07 June 2015

Skyscrapers of Poppies

The purple poppy towers are blooming. Papaver somniferum have transformed the front garden, with pop-up poppy skyscrapers sprouting randomly: tall, slender, and crowded together.

These are opium poppies, single flowering in a strong magenta. They are not really tall, but their habit of springing up all over and their slender appearance remind me of a skyscraper skyline. They are also not really good for making opium or heroin, since these do not produce the large seed pods that are needed. There are cultivars bred for that purpose.

Some internet sources identified something like these as "Hungarian Blue," but my skyscrapers are not as big, not as tall, and the poppy seeds are not blue (like the edible type found in the supermarket spice aisle.) I do not know their name, but they were yet another seed exchange acquisition three years ago. I am very happy with this pickup.

My skyscrapers were first planted in the 'mountainside' garden (the side yard slope) in autumn. They appeared in spring but were unimpressive, probably because the mountainside was still undergoing "soil improvement." Saving the seeds, they were sown in the front garden with more sun, great soil, and where other somniferum, pink bombast poppies [posted 2013.06.02] could chat with them.

poppies, dill, onions, beans all living together
As chaperone, I of course kept them separated out of caution to prevent any after-hours dalliance. I just did not know if double pink and single purple would produce some one-and-a-half breed. The purples bloomed better in the front yard, although were not as large as the bombasts. Seeds were again scattered last fall. As with all good gardeners, I forgot where things were planted, marker labels washed off, and frost/snow disrupted them.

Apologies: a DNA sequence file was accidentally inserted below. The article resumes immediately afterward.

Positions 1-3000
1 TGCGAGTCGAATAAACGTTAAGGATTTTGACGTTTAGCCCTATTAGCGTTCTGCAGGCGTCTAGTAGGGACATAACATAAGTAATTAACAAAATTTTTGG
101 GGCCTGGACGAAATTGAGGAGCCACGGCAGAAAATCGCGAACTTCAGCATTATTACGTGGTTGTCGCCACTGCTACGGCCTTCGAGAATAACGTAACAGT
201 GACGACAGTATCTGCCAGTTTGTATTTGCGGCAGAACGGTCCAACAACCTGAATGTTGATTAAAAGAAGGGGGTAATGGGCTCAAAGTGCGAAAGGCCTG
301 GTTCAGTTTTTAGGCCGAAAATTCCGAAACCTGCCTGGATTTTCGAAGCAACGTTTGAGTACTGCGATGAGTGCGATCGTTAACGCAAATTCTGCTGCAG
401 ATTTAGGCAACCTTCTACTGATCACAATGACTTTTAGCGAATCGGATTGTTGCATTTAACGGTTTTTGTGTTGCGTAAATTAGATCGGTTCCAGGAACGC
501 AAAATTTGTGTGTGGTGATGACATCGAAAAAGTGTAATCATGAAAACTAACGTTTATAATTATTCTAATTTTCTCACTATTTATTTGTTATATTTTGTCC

The pink bombasts have managed to seed themselves into the sidewalk cracks, across the sidewalk, and over the asters and physostegia to the other side of the bed. They really got around (damn I thought I picked off all those seed pods last year.) After all this carousing by the pinks, the purples and pinks are blooming together nicely, and there has been no sign of illegitimates.

Some pink bombast poppies have hybridized with the other purple ones. A few purplish-pink single flower poppies have bloomed in the batch of pink ones, planted from seed taken from the pink ones. This is leading me to believe that the single flower trait is dominant, and that some of the purple fertilized the pinks last year to produce this new color.

The purples on the other hand, got spread around after tulips and dill were planted in the same spot - along with spring onions. So instead of a simple cluster, they have this haphazard appearance, like individual narrow skyscrapers, which is alright by me.

For The Record:
  • Good soil with organic amendments
  • Full sun
  • Small amount of fertilizer
  • No disease or pests

Garden Calendar:
  • Blooming: rudbeckia, phlox, poppy, geranium, datura,
    tradescantia, echinacea, eschscholzia
  • Harvested: lettuce, snow peas, green beans


Jean Campbell said...
Poppies are such a delight to grow. I always wonder how so many silken petals can be crammed into one little pod, like a magician pulling scarves out of his sleeve.
College Gardener said...
They are wonderful! And you are right, they seem a bit different from 'Hungarian Blue", with more pink in the color of the blooms.
Swimray said...
And such a tiny seed.

I thought as much.
Daniela Gardenerswithkids said...
The burgundy poppy is the very popular Lauren's Grape! I have it too in my garden since three years ago.